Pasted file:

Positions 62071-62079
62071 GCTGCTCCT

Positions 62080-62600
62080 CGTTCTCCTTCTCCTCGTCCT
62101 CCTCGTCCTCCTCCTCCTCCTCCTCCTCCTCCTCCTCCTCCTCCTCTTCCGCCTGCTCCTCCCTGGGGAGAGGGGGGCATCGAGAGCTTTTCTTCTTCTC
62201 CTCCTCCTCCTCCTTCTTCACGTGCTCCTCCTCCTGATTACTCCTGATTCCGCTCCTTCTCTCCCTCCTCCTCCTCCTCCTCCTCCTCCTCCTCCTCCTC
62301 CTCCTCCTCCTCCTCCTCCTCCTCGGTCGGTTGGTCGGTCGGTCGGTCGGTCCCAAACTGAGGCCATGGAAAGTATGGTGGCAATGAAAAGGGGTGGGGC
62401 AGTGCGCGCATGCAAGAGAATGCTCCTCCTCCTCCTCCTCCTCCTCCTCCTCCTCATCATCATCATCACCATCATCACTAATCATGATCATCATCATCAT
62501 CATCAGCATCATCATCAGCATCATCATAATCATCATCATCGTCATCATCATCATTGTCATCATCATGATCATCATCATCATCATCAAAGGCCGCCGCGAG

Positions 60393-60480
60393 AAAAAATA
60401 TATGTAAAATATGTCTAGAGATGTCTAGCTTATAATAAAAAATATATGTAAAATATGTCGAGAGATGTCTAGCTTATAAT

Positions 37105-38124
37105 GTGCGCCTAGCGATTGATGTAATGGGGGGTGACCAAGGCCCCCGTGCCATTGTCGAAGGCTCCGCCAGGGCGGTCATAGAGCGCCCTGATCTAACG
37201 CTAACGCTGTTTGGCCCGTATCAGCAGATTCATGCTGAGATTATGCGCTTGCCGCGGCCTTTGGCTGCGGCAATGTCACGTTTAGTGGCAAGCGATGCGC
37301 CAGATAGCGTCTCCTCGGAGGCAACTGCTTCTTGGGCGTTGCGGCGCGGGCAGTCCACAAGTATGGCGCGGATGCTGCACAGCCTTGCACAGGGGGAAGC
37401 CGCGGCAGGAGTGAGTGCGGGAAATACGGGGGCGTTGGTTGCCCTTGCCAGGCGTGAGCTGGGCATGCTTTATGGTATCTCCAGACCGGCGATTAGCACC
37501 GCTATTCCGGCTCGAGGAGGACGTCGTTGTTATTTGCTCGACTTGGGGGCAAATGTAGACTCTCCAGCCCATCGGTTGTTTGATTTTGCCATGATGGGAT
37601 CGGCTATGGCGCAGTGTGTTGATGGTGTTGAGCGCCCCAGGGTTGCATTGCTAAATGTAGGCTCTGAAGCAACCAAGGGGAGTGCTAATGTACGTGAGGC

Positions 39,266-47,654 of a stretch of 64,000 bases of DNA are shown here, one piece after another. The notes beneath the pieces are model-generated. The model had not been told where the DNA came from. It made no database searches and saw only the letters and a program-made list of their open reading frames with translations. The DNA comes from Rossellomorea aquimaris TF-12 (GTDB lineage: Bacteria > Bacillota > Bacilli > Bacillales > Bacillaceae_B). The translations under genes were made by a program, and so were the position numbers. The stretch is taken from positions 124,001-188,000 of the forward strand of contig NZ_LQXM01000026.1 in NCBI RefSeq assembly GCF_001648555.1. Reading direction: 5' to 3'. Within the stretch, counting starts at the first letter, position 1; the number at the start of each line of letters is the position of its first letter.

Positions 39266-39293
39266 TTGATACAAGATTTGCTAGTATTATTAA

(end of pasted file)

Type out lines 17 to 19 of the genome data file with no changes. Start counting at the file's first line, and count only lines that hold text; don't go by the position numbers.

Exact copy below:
37401 CGCGGCAGGAGTGAGTGCGGGAAATACGGGGGCGTTGGTTGCCCTTGCCAGGCGTGAGCTGGGCATGCTTTATGGTATCTCCAGACCGGCGATTAGCACC
37501 GCTATTCCGGCTCGAGGAGGACGTCGTTGTTATTTGCTCGACTTGGGGGCAAATGTAGACTCTCCAGCCCATCGGTTGTTTGATTTTGCCATGATGGGAT
37601 CGGCTATGGCGCAGTGTGTTGATGGTGTTGAGCGCCCCAGGGTTGCATTGCTAAATGTAGGCTCTGAAGCAACCAAGGGGAGTGCTAATGTACGTGAGGC